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L. Sprague de Camp

L. Sprague de Camp was a science fiction and fantasy author born in New York City on November 27, 1907. His first published story was "The Isolinguals" in the September 1937 issue of Astounding Science Fiction. He went on to write numerous novels, short stories and non-fiction works in his long career.

Some of de Camp's most famous works were the short novels Lest Darkness Fall (1939), The Wheels of If, (1940) and The Glory That Was (1960). He also wrote the "Harold Shea" series with Fletcher Pratt[?] as well as the Tales from Gavagan's Bar. de Camp is often credited for a resurgence of interest in Robert E. Howard's Conan character, and he wrote several novels about Conan.

L. Sprague de Camp was the guest of honor at the 1966 World Science Fiction Convention and has won the Nebula Award as a Grandmaster (1978) and the Hugo Award in 1997 for his autobiography, Time and Chance. In 1976, he received the World Science Fiction Society's Gandalf Grand Master award. In 1995, he won the first Sidewise Award for Alternate History Lifetime Achievement Award.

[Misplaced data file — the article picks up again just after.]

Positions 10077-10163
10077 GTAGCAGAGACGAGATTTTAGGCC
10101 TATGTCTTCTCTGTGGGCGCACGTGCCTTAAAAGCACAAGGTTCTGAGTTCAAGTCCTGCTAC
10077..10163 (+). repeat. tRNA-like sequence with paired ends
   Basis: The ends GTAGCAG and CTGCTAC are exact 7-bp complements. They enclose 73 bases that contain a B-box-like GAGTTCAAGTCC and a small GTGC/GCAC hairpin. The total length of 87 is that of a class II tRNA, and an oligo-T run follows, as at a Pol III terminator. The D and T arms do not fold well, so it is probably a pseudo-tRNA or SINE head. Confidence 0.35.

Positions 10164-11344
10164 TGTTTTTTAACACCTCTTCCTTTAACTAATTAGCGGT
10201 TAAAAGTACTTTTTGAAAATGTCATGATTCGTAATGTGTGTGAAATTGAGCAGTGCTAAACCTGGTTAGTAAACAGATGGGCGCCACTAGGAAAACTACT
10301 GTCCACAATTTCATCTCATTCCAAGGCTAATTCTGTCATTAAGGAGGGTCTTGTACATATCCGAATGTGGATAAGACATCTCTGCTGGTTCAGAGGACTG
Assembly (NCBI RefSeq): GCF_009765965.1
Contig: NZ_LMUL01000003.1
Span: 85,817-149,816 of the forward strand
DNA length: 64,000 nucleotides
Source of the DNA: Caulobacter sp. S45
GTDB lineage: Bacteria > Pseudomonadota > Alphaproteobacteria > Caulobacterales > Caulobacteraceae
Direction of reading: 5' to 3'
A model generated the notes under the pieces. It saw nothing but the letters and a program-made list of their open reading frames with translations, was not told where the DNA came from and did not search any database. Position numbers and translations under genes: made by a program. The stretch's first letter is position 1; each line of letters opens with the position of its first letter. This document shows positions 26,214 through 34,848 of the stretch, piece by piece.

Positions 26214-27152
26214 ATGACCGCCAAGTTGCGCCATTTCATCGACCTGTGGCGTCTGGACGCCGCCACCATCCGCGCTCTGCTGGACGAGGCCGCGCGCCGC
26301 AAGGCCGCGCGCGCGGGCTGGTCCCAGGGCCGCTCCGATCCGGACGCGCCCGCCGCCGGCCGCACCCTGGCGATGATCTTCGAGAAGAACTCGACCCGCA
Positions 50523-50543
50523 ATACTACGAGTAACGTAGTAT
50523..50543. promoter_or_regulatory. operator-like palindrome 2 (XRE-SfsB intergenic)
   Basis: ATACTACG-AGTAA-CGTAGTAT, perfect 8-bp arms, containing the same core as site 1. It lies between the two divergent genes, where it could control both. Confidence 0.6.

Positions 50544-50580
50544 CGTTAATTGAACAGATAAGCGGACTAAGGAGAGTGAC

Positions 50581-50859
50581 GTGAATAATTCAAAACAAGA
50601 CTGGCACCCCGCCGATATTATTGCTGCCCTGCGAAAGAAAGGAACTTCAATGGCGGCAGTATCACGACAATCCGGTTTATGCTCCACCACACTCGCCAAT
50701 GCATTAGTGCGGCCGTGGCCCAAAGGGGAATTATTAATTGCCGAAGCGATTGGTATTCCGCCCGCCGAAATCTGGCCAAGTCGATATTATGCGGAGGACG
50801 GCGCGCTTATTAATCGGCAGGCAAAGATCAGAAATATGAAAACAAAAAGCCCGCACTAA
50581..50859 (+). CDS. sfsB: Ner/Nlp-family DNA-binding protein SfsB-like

During World War II, de Camp worked at the Philadelphia Naval Yard with fellow authors Isaac Asimov and Robert Heinlein.

de Camp died on November 6, 2000, only seven months after his wife of sixty years, Catherine Cook de Camp, died. He died on what would have been her birthday.

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